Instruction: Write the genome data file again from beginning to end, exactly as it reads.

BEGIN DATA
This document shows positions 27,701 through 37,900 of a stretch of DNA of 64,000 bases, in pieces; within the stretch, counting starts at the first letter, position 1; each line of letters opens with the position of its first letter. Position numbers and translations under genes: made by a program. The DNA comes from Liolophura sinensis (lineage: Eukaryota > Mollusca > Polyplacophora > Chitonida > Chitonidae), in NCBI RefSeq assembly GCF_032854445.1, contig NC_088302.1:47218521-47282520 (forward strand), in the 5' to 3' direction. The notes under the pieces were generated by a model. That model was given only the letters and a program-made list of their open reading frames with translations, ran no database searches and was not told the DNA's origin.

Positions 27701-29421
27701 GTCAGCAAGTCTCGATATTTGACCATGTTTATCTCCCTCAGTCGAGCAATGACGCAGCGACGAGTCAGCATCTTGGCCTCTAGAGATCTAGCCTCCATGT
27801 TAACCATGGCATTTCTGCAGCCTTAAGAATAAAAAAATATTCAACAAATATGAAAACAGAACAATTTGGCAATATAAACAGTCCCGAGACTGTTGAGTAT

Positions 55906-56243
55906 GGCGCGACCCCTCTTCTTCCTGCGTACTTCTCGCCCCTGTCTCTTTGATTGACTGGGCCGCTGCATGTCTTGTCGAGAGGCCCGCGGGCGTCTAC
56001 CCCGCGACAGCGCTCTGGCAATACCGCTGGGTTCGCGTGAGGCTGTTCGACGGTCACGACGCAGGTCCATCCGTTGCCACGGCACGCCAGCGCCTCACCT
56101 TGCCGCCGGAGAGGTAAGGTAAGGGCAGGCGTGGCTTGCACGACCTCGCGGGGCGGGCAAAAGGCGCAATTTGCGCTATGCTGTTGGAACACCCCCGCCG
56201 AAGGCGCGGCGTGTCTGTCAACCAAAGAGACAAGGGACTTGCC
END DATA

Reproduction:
This document shows positions 27,701 through 37,900 of a stretch of DNA of 64,000 bases, in pieces; within the stretch, counting starts at the first letter, position 1; each line of letters opens with the position of its first letter. Position numbers and translations under genes: made by a program. The DNA comes from Liolophura sinensis (lineage: Eukaryota > Mollusca > Polyplacophora > Chitonida > Chitonidae), in NCBI RefSeq assembly GCF_032854445.1, contig NC_088302.1:47218521-47282520 (forward strand), in the 5' to 3' direction. The notes under the pieces were generated by a model. That model was given only the letters and a program-made list of their open reading frames with translations, ran no database searches and was not told the DNA's origin.

Positions 27701-29421
27701 GTCAGCAAGTCTCGATATTTGACCATGTTTATCTCCCTCAGTCGAGCAATGACGCAGCGACGAGTCAGCATCTTGGCCTCTAGAGATCTAGCCTCCATGT
27801 TAACCATGGCATTTCTGCAGCCTTAAGAATAAAAAAATATTCAACAAATATGAAAACAGAACAATTTGGCAATATAAACAGTCCCGAGACTGTTGAGTAT

Positions 55906-56243
55906 GGCGCGACCCCTCTTCTTCCTGCGTACTTCTCGCCCCTGTCTCTTTGATTGACTGGGCCGCTGCATGTCTTGTCGAGAGGCCCGCGGGCGTCTAC
56001 CCCGCGACAGCGCTCTGGCAATACCGCTGGGTTCGCGTGAGGCTGTTCGACGGTCACGACGCAGGTCCATCCGTTGCCACGGCACGCCAGCGCCTCACCT
56101 TGCCGCCGGAGAGGTAAGGTAAGGGCAGGCGTGGCTTGCACGACCTCGCGGGGCGGGCAAAAGGCGCAATTTGCGCTATGCTGTTGGAACACCCCCGCCG
56201 AAGGCGCGGCGTGTCTGTCAACCAAAGAGACAAGGGACTTGCC